California Republican Rep. Duncan Hunter and his wife, Margaret Hunter, were indicted Tuesday, charged with using $250,000 in campaign funds on personal expenses, including a vacation to Italy, private school tuition, and dental work.
In addition to campaign finance violations, Hunter, who was among the first lawmakers to endorse Donald Trump’s presidential bid, is also charged with wire fraud and falsifying documents — allegations that are the result of a more than year-long Justice Department investigation into the lawmaker’s finances. His arraignment is scheduled for Thursday in San Diego.
Hunter, an Iraq and Afghanistan war veteran who was first elected to Congress in 2008 to represent a traditionally conservative district covering most of San Diego County, has repeatedly claimed he is innocent. His lawyer called all inappropriate expenses “mistakes” that were “strictly inadvertent and unintentional” last year, and Hunter has repaid the campaign roughly $60,000.
But the damning indictment outlines a financially irresponsible family using campaign money to fund a luxurious lifestyle: using $600 in campaign funds to fly a pet rabbit in a plane’s passenger’s cabin, big bar and restaurant tabs (including more than $400 for 30 tequila shots) in both Washington, DC, and San Diego, and expensive family vacations.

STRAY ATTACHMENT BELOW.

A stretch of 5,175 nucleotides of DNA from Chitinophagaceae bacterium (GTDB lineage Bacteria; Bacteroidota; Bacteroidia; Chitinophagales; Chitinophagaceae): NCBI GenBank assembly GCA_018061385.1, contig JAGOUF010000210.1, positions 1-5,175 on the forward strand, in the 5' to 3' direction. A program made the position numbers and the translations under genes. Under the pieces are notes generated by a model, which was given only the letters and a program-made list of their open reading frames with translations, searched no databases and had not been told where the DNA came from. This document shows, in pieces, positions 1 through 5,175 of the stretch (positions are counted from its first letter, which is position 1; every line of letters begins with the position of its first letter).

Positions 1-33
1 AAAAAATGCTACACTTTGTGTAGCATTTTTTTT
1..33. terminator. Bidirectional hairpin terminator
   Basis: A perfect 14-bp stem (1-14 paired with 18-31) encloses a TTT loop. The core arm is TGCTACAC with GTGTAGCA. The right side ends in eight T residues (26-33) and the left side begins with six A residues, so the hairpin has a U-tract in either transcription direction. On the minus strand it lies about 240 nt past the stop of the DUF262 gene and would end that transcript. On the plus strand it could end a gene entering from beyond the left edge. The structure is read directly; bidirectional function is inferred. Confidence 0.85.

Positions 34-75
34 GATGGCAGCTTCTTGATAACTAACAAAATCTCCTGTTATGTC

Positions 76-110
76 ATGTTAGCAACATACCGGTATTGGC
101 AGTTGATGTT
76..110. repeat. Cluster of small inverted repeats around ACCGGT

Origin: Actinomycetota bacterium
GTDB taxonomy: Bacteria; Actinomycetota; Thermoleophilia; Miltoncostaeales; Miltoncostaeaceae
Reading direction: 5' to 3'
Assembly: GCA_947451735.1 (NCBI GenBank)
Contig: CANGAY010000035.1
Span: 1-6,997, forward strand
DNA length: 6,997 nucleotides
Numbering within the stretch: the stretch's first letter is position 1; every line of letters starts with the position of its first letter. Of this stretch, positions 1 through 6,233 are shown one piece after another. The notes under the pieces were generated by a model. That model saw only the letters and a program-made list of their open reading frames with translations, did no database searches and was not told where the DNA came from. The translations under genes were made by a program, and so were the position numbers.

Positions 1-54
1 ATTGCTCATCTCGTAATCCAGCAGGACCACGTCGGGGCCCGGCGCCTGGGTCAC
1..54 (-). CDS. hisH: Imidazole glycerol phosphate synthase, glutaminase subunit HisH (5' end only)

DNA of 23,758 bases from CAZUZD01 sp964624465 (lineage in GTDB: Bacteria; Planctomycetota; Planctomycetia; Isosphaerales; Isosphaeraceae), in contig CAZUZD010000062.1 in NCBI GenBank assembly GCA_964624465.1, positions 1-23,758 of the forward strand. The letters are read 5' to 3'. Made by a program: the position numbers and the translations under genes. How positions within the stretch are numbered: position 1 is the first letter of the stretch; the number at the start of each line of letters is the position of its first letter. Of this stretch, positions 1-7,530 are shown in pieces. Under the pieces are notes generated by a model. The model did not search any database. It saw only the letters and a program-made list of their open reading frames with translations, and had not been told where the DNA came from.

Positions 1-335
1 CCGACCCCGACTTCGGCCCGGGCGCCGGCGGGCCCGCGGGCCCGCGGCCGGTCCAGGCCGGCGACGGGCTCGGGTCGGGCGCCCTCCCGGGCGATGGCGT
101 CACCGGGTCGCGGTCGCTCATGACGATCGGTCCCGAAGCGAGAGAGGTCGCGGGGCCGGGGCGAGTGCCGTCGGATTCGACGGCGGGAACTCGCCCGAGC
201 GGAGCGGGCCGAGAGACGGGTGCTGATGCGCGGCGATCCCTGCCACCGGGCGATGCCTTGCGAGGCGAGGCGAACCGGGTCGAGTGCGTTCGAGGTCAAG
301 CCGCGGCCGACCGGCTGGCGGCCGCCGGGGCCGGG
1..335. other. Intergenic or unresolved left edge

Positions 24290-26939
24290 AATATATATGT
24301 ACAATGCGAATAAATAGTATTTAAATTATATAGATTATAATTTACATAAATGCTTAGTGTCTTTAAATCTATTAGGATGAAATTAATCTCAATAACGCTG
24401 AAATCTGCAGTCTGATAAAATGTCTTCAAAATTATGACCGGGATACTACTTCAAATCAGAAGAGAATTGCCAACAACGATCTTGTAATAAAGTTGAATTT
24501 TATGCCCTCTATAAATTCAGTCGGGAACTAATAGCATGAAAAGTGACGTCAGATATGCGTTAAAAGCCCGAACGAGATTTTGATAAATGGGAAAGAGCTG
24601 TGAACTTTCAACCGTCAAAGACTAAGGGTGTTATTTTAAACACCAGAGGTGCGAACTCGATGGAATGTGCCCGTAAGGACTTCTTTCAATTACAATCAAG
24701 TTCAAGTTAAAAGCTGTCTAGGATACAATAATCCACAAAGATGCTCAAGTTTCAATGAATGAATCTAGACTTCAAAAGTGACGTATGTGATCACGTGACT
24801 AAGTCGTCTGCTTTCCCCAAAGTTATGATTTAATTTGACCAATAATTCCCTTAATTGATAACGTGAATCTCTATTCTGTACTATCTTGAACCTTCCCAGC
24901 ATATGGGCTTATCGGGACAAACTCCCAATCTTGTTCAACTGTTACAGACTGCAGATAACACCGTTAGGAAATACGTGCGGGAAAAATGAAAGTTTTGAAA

It all comes just months before a hugely important midterm election, in which Democrats hope to unseat more than 24 Republican lawmakers — and Hunter is one of them. Already House leadership has called to remove Hunter from his committee assignments, voluntarily or not, once the House returns to Washington in September.
In November, Hunter will face Democrat Ammar Campa-Najjar, who worked in Obama’s Department of Labor and who has repeatedly out-fundraised him, in the general election. The nonpartisan Cook Political Report has changed the district’s rating from Solid Republican to a much more competitive Leans Republican.
The FBI investigation has been looming large over Hunter’s career for some time, posing a risk to his reelection bid. Even his Republican colleagues were reportedly encouraging him to drop out. He didn’t, and now he faces serious charges just months before Election Day.
The indictment highlights repeated misuse of campaign funds
The FBI has been investigating the Hunters for more than a year, with a grand jury questioning former aides, lobbyists, and family members. On Tuesday, a 47-page indictment outlined a family that was spending beyond its means and illegally using campaign funds to support an expensive lifestyle.
“Throughout the relevant period, the Hunters spent substantially more than they earned,” the indictment reads, citing more than 1,000 bank overdraft fees in a seven-year time span and the family repeatedly maxing out credit cards. At the center of the indictment is Hunter’s wife, whom the lawmaker installed as his paid campaign manager because the family “needed the extra money,” the indictment states.